More than just a bit of "CRAIC"
First of all, I will just clarify for all my Aussie visitors. When I say "Craic" I mean the wonderful Irish word that translates to fun! I have been caught out way too many times here in Australia asking people in bars, "any craic?" or telling people that parties were so good because, "we had so much craic!!". It gets a very unsettled reaction.... So before I delve into this post, Craic = FUN.
However, since I was about 10 years old Craic is a word that has meant more to me than it's humble meaning of 'fun'. For those of you that know me well, you'll know that the CRAIC Theatre in Coalisland (my hometown) has been a big part of my life from my preteens, throughout my teenage years, and right up until now as I sit here, a not much wiser adult.
My experience of CRAIC Theatre began when my mother had realised that all my magnificent and incredibly annoying performances of "Tomorrow" from Annie were really and truly going to waste in my living room. My grandmother had often said that I "should be on the stage"! So it seemed to only make sense to start sending me on a Saturday morning to CRAIC theatre so I could focus my dramatic energy in a more productive way! Well, I can honestly say, it worked. And so began my addiction, my obsession, my passion for the stage.
As a child I wasn't athletic. I know some of my wonderful close friends will read this and laugh at athletic even being in a sentence alongside me. Playing football, camogie or any kind of physical activity was absolutely foreign to me. However, teach me a dance routine or encourage me to run around a stage and I was your girl. I felt free! I felt inspired! But most of all, I actually knew I was good at it. CRAIC theatre gave me such a gift at that young age. I finally felt a strong sense of belonging and excitement.
As I got that bit older, I was then offered the opportunity to have main, leading roles in CRAIC's productions. A memory that I will never forget, is being cast as a leading role in CRAIC's annual pantomime, "Treasure Island". It was the most lines I had ever had, the most stage time, the most responsibility! The opening night, we finished our final number and the curtain closed, (we had a curtain/gauze back then!!) and I remember standing and watching the audience continue to stand and cheer and celebrate our performance. They were celebrating our hard work. They were celebrating our bravery, as young kids, putting ourselves out there. They were celebrating our community. Their community! I remember that as a very defining moment of my life. As a young girl, around 13 years of age, I felt important, appreciated and seen.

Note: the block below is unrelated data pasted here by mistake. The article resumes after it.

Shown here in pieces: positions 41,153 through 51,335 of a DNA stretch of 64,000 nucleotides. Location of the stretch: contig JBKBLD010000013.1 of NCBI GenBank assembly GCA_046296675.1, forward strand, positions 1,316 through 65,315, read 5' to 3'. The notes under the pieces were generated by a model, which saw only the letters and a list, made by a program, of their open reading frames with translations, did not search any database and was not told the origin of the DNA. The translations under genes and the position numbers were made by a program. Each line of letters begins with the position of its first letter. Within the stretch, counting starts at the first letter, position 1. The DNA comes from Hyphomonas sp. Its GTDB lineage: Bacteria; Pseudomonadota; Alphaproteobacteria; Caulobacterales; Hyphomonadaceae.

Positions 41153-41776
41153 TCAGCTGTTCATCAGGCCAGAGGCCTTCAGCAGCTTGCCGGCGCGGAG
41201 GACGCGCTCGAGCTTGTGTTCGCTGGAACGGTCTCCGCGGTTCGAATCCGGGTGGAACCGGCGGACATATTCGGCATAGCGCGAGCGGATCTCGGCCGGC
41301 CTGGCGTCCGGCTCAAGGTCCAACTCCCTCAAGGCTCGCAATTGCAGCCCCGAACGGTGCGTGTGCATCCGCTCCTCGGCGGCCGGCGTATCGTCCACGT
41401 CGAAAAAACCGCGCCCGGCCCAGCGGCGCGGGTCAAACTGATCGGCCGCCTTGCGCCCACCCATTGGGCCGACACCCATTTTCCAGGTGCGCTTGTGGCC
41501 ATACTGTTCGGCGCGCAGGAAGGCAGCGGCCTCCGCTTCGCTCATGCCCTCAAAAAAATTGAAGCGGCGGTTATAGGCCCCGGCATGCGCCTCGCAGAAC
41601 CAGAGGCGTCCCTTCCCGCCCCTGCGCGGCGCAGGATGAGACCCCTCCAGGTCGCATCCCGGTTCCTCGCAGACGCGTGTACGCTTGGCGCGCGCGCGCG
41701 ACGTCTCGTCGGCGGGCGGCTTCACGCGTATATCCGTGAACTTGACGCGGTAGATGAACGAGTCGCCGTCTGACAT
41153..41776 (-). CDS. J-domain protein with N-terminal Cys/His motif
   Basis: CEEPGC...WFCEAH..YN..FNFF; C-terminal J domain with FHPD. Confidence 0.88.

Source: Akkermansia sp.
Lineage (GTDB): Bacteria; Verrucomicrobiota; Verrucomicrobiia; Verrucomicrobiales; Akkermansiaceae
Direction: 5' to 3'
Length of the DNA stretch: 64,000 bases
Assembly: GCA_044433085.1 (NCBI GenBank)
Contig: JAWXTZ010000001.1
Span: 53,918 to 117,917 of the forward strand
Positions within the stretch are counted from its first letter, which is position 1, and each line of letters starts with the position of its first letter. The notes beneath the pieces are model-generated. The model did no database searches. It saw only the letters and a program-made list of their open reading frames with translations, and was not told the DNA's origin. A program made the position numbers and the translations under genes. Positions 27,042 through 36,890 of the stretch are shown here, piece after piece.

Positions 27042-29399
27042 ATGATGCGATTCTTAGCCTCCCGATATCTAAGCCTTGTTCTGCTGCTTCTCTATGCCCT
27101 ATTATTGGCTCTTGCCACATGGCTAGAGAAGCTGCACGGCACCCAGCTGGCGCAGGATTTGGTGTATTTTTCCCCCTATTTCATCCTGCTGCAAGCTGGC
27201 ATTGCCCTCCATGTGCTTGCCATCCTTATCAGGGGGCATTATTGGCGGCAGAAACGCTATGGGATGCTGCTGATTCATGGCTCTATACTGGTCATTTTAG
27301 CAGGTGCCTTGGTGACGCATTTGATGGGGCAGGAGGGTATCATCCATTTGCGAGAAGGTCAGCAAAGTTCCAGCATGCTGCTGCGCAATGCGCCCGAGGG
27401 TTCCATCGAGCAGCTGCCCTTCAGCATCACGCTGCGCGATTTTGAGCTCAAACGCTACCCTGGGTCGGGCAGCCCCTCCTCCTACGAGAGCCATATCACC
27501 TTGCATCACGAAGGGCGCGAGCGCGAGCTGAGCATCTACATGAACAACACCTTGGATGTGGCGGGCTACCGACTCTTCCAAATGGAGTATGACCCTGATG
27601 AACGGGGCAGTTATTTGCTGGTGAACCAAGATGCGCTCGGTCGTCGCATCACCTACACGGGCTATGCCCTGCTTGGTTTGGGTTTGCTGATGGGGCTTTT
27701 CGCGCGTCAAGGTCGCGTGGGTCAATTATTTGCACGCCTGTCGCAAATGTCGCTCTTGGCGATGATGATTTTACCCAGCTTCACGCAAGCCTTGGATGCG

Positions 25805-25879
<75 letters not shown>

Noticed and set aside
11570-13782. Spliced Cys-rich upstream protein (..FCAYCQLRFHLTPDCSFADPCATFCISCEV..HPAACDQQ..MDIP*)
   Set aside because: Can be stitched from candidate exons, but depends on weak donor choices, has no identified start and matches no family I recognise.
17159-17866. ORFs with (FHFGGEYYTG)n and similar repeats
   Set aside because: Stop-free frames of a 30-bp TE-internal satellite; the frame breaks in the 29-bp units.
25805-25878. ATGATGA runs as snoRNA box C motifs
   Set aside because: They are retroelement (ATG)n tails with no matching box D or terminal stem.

My journey with CRAIC continued and I was driven then to study Theatre at university. That seed that CRAIC had planted 10 years before, had officially paved the way for my career to begin. When I finished my degree, with impeccable timing, a job opportunity came up, for a new Drama facilitator in the theatre. I jumped at the chance to apply, regardless of the fact that I had JUST graduated and wasn't even quite sure if I could do the job. I remember they phoned me and asked me was I sure I could do it? Was I confident to write, direct and facilitate? Was I ready?
With incredible false confidence I proclaimed, "yes, absolutely".
How lucky was I?! To have the opportunity to grow up with CRAIC and then come back, full circle, and have the opportunity to work with kids, just like myself. Through this experience I learned so much. I learned about how to facilitate, I learned how to stage HUGE productions, I learned how to write, direct and produce my own work, to an incredibly professional standard. But most importantly, I learned how much this work means to our community. How much it benefits our audiences to come and relax and laugh. How much it develops our children's confidence, hones their theatre skills and shows them a professional stage environment, in their own area. How much it brings people together, of all ages, of all backgrounds.
That is exactly was CRAIC gives to people. Opportunity. Opportunity to grow, to learn, to develop. Opportunity to laugh, dance, have fun! Once you are a part of CRAIC, it never leaves you. It supports all your ventures, celebrates your wins and offers you a safe space to always return to. Working with the most magnificent Youth Theatre, I can confidently say, there are so many kids and young people that rely on CRAIC for support, for learning and most importantly for fun and joy.
The pandemic has meant that CRAIC is now closed for the foreseeable, meaning they have taken significant cuts to their earnings from the box office. They have just released a crowd funding campaign and I fully encourage people to donate as much as is possible for them to protect and support an organisation that is so vital to our community.
Community theatre is so much more than "just entertainment". It's a space for young people to feel safe, to feel a part of something and to utilise their incredible talents. It's a space for all the amazing creatives in our area to gather, to share in their gifts and to delight audiences, time and time again. It's a space for the past, the present and the future and it would be more than a shame to ever see it disappear.
I have left a link to the crowd funding page below and I really hope you can take the opportunity to donate. Craic helped shape my life for the better, and we must support it so it can do the same for so many others, now and well into the future.
Thanks so much you lovely folk! I appreciate you all reading more than you know.
Sending good vibes, happy times and plenty of community theatre to all of you!